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Discussion Starter #1
Hello. I´m new to this forum and I´m having problems with my CM450 (bobber) from 82 on which I have opened up pipes and cone air filters- no rejetting.. didn't seem necessary coz it was running good then. Anyway, I am also new to everything thats going on inside an engine but I have successfully(I think) put on new clutch plates and springs because I couldn't change from 1st to 2nd gear- When it was driven in 1st gear for a while and gotten warm it was a little better but not great- I could get it carefully into 2nd gear sometimes and then quickly into 3rd..(before it jumped back into neutral) and the rest of the gears worked fine. So now, that I have changed the clutch the problem is exactly the same(money well spent :mad:) I´m guessing that the clutch is not the problem because the issue is the same(?). So I guess my question is- Would there be some CM/CB 450 experts who could give me some ideas what to look at next? Is it the transmission? Compression? Is it wrong oil? I´m using this - Motorolie til Harley SAE 50 5 l Kroon - Motorolie - thansen.dk. Its says its a mineral motor oil for oldies.. I have been soaking the clutch plates for about 15 min. before installing, maybe its not enough? I have adjusted the cable back and forth with no success.
Hope someone can help. Thanx
Klavs
 

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Welcome aboard Klavs
From your description I'm going to say the 1-2 shift fork is probably bent and there may be some damage to the gears, 1st and 2nd.
The oil you are using appears to be 50W oil which is too heavy an oil. 10-40W is used for most riding conditions, 20-50W for high riding temperatures, 90 degrees plus F, not C. Conventional oil is best to use, not synthetic or a syn-blend. But the oil is not the problem.
Do you have the FSM, factory service manual?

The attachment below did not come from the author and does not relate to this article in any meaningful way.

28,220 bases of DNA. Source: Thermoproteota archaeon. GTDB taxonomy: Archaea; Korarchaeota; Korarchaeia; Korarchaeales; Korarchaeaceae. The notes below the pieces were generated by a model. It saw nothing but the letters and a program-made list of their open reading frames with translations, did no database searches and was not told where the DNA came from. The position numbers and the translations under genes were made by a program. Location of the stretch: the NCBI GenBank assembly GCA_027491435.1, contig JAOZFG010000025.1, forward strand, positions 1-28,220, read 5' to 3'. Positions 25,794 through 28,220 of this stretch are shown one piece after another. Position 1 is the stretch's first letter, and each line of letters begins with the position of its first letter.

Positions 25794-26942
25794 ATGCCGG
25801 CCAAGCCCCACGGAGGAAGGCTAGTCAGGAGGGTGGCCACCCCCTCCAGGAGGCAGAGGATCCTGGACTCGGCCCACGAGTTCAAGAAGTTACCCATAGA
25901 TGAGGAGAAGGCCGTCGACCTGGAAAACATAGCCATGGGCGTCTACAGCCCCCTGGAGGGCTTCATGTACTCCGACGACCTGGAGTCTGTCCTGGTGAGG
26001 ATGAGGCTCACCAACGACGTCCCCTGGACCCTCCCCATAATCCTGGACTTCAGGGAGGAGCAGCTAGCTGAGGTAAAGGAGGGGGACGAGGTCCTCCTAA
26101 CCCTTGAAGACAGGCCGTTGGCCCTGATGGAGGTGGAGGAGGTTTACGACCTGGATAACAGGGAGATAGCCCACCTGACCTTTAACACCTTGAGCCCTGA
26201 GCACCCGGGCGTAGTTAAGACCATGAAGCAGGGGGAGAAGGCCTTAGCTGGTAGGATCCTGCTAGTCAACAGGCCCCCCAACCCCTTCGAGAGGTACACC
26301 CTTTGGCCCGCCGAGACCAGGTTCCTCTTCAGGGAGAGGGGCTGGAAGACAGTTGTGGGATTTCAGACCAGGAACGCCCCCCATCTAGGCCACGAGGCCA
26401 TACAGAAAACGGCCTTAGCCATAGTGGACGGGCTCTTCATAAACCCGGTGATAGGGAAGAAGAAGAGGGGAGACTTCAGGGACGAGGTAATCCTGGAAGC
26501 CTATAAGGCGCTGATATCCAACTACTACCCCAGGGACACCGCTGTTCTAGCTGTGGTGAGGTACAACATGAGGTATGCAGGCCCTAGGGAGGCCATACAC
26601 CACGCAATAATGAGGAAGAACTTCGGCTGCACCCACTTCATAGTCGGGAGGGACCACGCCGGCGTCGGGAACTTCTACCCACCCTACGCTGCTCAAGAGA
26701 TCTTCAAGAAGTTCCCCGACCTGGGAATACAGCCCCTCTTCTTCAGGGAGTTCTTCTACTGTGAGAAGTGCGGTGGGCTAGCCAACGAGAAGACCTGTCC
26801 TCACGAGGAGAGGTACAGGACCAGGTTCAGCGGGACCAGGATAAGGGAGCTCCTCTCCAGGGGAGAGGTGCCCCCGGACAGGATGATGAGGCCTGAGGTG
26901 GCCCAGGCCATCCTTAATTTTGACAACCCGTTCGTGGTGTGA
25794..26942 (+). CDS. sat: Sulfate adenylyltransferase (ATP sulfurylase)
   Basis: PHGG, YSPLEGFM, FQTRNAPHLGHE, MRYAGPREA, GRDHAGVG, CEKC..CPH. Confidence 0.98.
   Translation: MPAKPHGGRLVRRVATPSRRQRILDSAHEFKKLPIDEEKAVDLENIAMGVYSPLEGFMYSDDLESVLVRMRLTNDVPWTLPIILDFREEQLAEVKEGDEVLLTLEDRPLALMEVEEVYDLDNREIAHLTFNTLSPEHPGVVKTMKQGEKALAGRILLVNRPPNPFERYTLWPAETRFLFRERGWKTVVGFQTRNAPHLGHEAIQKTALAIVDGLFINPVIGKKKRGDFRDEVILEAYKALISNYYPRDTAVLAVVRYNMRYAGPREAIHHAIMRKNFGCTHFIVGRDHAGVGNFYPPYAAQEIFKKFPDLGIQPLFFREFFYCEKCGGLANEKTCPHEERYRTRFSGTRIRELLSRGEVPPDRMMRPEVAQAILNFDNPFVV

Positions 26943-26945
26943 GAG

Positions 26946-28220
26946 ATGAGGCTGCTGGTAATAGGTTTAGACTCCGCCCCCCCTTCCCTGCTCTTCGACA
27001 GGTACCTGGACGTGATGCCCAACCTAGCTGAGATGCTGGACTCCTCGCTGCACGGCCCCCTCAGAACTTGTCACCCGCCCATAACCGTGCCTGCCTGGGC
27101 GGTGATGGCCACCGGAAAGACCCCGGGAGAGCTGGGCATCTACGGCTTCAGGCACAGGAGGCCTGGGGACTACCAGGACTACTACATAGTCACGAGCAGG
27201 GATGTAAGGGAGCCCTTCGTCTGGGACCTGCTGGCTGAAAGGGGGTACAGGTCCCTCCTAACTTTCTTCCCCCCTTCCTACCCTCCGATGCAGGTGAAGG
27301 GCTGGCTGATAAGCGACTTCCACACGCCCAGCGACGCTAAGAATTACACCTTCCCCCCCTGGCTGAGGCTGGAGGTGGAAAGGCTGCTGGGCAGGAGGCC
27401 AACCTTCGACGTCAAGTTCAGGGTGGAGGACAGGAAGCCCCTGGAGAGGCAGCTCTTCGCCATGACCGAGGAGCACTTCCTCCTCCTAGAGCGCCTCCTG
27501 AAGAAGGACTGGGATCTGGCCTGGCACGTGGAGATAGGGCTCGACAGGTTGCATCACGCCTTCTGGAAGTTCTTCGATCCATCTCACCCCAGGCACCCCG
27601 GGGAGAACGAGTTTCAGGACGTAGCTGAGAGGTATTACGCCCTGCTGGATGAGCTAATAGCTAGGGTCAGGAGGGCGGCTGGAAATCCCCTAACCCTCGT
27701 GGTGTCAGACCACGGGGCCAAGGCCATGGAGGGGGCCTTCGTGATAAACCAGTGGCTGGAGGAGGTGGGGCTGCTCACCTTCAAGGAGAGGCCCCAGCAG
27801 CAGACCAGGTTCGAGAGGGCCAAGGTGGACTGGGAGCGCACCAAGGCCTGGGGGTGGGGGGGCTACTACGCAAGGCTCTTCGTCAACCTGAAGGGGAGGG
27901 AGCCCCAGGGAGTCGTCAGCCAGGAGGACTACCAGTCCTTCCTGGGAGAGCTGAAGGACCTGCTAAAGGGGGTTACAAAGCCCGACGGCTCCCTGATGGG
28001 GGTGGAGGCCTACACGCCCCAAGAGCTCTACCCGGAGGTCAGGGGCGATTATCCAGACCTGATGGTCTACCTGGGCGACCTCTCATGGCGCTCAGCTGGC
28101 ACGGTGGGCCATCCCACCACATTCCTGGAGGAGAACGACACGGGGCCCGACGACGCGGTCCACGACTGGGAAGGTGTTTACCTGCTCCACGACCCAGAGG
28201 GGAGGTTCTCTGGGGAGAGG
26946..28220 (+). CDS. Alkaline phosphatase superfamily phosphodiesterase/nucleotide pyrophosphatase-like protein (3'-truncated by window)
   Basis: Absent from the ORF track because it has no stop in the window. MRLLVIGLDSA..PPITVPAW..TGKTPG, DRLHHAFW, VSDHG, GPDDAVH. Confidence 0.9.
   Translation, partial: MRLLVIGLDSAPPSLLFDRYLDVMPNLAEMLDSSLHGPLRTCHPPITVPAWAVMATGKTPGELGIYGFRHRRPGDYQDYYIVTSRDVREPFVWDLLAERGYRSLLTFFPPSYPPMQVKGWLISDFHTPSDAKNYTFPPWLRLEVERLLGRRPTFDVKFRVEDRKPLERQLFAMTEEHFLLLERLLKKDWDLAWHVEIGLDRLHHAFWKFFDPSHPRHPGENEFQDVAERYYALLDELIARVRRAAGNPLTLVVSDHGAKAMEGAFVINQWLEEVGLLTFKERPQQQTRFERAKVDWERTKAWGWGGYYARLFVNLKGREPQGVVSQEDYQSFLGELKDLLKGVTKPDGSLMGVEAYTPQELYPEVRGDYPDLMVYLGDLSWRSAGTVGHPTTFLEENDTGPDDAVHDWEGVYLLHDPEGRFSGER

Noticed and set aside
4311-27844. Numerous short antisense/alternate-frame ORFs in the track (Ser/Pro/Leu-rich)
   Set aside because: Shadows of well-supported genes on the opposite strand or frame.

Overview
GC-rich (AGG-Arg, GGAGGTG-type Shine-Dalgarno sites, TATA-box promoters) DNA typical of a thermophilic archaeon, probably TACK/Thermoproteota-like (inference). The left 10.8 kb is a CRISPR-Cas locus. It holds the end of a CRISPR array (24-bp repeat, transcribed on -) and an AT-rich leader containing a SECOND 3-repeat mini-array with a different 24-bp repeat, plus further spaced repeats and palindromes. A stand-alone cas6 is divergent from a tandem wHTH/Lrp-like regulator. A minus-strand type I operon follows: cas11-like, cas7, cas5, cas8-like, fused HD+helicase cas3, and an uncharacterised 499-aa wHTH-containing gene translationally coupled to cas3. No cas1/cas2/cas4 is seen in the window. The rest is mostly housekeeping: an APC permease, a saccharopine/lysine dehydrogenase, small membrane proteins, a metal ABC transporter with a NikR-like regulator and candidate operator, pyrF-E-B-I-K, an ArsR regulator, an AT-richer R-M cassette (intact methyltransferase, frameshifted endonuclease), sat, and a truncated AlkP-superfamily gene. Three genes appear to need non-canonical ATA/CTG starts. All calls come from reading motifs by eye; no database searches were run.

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Discussion Starter #3
Thank you for the reply! I think maybe(not sure) the problem started when I dropped the bike on its left and hit the gear shifter.. Could it be that the 1-2 shift fork could be damaged that way? I think I have to go the expensive way and take it to the shop. Sounds like something you can't fix if you have no experience with it? Maybe it can be possible with the manual you are talking about?. I only have the Clymer Honda Cb400 Cb450 Cm400 Cm450 Twins Nighthawk (1978-1987) - Service Manual 400. Do you know where to get the other one in pdf?
 

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Dropping the bike doesn't usually do that but it is possible. For tools you would need the basic hand tools plus a torque wrench, hand impact driver and you'll have to make a clutch nut socket, there's a "stickie" for making one. You definitely need the FSM, PM sent about that. If you have time, patience and some mechanical skills we can guide you thru it if you want to attempt it. You will need to remove the engine to turn it upside down. Or you can take it to a shop, be sure to talk with other riders first about the good and bad ones.
 

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Discussion Starter #5
Thanks a lot for help and the PM. Just talked to the shop and its WAY to expensive. I am usually pretty good at figuring out technical stuff, and have plenty of time and little money so I´m gonna try to fix it myself. I´ll get the tools first and get the motor off, it´s gonna take a little time.. Do you think this is what I need? - GEAR SHIFT FORKS 75 HONDA CB400F CB400 CB 400 F FOUR 4 | eBay
 

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Discussion Starter #6
Just found this on the engine CB400NE-3001980. So I gues its a CB400 engine from 1980 right?
 

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Yeah you have a 400 engine, I'm not sure on the engine number but likely it is a 1980. That means you could have a six speed or the 5 speed. Different transmissions mean different parts internally so don't buy anything for it until you know for sure which you have.
A CB400F is a 4 cylinder bike, completely different than the twin so there are few if any interchangeable parts. You'll be looking for the CB/CM 400 engine/trans pieces. I'd suggest new forks rather than used if you can find them.
One other tool I forgot to mention is the rotor puller bolt Flywheel Puller, M20X1.5 R.H. External Thread, Hollow | Motion Pro , you can use any similar bolt to do the same thing or even the oil filter bolt if needed will work.
 

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Discussion Starter #8